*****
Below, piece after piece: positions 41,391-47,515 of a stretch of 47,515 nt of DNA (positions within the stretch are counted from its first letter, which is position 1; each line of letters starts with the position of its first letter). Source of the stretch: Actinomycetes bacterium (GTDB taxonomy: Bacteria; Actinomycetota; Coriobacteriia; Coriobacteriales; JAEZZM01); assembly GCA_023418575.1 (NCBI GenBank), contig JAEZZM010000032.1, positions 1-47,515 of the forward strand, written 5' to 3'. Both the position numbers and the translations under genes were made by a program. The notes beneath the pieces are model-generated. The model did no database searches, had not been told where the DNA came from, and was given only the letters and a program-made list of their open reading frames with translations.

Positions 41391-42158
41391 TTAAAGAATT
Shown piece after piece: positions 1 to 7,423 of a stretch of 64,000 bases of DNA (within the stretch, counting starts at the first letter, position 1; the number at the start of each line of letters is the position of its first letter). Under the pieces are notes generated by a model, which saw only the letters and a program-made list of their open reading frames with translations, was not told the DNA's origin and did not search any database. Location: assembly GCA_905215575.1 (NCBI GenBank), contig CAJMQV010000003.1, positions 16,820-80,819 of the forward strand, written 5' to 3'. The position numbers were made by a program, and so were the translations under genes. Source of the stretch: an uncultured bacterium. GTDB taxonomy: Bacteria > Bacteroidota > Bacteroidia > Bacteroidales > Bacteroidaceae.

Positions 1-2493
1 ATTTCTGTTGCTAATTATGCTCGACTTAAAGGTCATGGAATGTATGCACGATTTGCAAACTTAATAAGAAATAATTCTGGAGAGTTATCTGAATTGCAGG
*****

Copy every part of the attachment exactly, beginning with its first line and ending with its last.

Below, piece after piece: positions 41,391-47,515 of a stretch of 47,515 nt of DNA (positions within the stretch are counted from its first letter, which is position 1; each line of letters starts with the position of its first letter). Source of the stretch: Actinomycetes bacterium (GTDB taxonomy: Bacteria; Actinomycetota; Coriobacteriia; Coriobacteriales; JAEZZM01); assembly GCA_023418575.1 (NCBI GenBank), contig JAEZZM010000032.1, positions 1-47,515 of the forward strand, written 5' to 3'. Both the position numbers and the translations under genes were made by a program. The notes beneath the pieces are model-generated. The model did no database searches, had not been told where the DNA came from, and was given only the letters and a program-made list of their open reading frames with translations.

Positions 41391-42158
41391 TTAAAGAATT
Shown piece after piece: positions 1 to 7,423 of a stretch of 64,000 bases of DNA (within the stretch, counting starts at the first letter, position 1; the number at the start of each line of letters is the position of its first letter). Under the pieces are notes generated by a model, which saw only the letters and a program-made list of their open reading frames with translations, was not told the DNA's origin and did not search any database. Location: assembly GCA_905215575.1 (NCBI GenBank), contig CAJMQV010000003.1, positions 16,820-80,819 of the forward strand, written 5' to 3'. The position numbers were made by a program, and so were the translations under genes. Source of the stretch: an uncultured bacterium. GTDB taxonomy: Bacteria > Bacteroidota > Bacteroidia > Bacteroidales > Bacteroidaceae.

Positions 1-2493
1 ATTTCTGTTGCTAATTATGCTCGACTTAAAGGTCATGGAATGTATGCACGATTTGCAAACTTAATAAGAAATAATTCTGGAGAGTTATCTGAATTGCAGG